Poe - Haunted

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sakhavi

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Poe
Haunted
2001
FEI/Atlantic 83362-2
Pop / Dance


Like a zillion other pop divas on a jillion other discs, Annie Danielewski, bka Poe, has a bevy of hooks, synths, beats and bravura backing her up on Haunted. What set her and this sophomore opus apart are her own considerable creative intelligence and that rarest of qualities among the drumkit-ens of today's electronica: pure, simple soul.

To give her art its due first - this is a unique work, to my knowledge - a double concept album. Inspired first by the ghostly voice of her departed father on several rediscovered audiotapes, it is also a companion piece to brother Mark Danielewski's mindwarp novel, House of Leaves, released earlier the same year.

(That book is quite a work in itself; sometimes gritty, sometimes delirious, and occasionally maddening, its central and most coherent tale among many overlapping ones is that of a completely original kind of haunted house, which is both the setting and the silently malevolent character that does the haunting. As such, the house becomes the perfect conceit for the failing love between its married owners, on whose mutual malice it feeds, and to whom it presents an ingeniously palpable version of the challenge all unhappily married people face.)

In conversation with her father's ghost, Poe fills the album with interstitial sonic episodes, short tracks and sound effects that convey the range of powerful emotions brought up in her endeavor, employing child actors to speak her own girlhood lines, her brother playing himself, and a panoply of noises. She writes in her liner notes, "Finally I began sampling him. It was an eerie process. Had I resurrected a ghost? In some ways I had."

This is a lot of thematic weight for one album to support, even one that (counting the "Hey Pretty" reprise featuring brother Mark reading a passage from his novel in substitution for verses) clocks in at over 74 minutes - especially considering that most of the actual songs are about love, sex and strutting one's stuff to the beat of one's own drum. But Haunted delivers. Nothing is as groovy in any age, in any medium, as a woman who knows she's sexy, and Poe's got it in spades: "Hey Pretty" and "Not A Virgin" are some of the most unabashedly, respectably horny tunes this side of Liz Phair (or since "Angry Johnny"'s "I wanna blow you… away" refrain from Poe's first CD).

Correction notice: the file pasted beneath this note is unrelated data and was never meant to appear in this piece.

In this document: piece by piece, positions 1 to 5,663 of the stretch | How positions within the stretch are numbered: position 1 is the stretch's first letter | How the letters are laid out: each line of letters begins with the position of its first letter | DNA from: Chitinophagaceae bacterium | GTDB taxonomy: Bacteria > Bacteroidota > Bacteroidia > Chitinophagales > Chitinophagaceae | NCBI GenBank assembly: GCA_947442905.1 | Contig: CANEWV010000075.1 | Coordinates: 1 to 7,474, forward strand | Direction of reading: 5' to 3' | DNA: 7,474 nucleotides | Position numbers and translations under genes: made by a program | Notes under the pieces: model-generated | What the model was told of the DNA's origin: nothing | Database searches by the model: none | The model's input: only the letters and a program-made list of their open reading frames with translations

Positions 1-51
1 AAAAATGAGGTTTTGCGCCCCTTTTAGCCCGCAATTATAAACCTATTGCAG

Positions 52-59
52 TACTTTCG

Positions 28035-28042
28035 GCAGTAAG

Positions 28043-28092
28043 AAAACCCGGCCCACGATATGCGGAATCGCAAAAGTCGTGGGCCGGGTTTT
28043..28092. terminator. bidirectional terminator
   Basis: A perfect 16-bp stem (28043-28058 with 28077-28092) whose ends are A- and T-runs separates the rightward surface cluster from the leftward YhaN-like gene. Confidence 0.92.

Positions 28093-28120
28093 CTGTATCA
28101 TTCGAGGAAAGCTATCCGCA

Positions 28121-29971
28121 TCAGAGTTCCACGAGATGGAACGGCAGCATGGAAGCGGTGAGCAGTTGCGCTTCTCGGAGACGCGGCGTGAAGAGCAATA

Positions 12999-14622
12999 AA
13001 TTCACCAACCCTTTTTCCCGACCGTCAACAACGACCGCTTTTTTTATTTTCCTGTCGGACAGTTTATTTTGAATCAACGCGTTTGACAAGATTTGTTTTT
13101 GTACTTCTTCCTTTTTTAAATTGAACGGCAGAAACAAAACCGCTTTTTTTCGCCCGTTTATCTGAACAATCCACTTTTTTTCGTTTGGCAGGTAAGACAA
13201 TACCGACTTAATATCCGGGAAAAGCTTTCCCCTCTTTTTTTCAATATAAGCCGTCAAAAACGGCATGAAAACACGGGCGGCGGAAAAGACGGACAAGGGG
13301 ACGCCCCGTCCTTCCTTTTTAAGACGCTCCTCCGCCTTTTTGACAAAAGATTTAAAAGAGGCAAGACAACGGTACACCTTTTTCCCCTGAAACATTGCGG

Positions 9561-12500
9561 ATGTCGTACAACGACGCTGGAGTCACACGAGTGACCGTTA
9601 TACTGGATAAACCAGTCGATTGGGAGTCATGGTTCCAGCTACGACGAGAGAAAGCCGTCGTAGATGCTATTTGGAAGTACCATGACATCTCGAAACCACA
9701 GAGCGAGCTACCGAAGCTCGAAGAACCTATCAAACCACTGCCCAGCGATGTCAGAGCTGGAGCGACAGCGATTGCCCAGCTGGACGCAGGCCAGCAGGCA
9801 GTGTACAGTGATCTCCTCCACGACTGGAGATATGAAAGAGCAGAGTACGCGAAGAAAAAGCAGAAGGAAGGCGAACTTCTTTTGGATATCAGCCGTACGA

Poe address her father's memory only obliquely until the last lyric of the penultimate song, after which the concluding, tender "If You Were Here" deals with it directly and quietly, with a noticeable-by-comparison absence of sound effects or spookiness - much like the denouement of House of Leaves. The final girl-voiced "It's okay; you can go now" is a loving farewell, but it also sounds like a calm, knowing version of the exorcism alluded to in the opening song ("Come here! / No I won't say please / One more look at the ghost before I'm gonna make him leave").

None of this would matter much, of course, if the music failed to satisfy. The production is lush, and the beats (especially in the title track) are irresistible. "Amazed" is a great melody, to boot, and throughout are cool lyrical and compositional touches like "Hold on, you gotta wait just a minute / See, the cookie jar got my hand caught in it" from "Lemon Meringue" and the rapidfire rap near the conclusion of "Walk the Walk."

Poe's debut, Hello, is a worthy effort as well (soul will out, of course), but Haunted is such a leap beyond that album in its sophistication and significance that it's almost difficult to think of the two as connected. This is a remarkable, multilayered work, almost criminally overlooked in the history of modern rock.
 
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Kruppy

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Recent Poe Work

Just a little bit more on Poe.

She's recently worked with Rhys Fulber on his solo project Conjure One. Rhys is formerly of Delirium/Frontline Assembly/Intermix/Synethesia/Noise Unit/Will........ (for those who do not know Industrial/Techo/Electronica)

Conjure One is electronic in the vein of the latest Delirium disk (not the etherial Kristy Thirsk type). Poe provided vocals for a portion of the disk that is currently released and is, if I'm not correct, also featured on the new disk that is scheduled to be released in late August 2005 (I'm looking forward to buying it).
 
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sakhavi

Guest
Good to know, Kruppy - thanks for the info. I've always wanted to catch Poe in concert; the only tour on which she ever came near me was her opening for Depeche Mode, and I wasn't going to pay that much for the opening act when I didn't love the headliner. Maybe sometime soon? It's been 5 years, which is how long it took her between her 2 previous albums.
 

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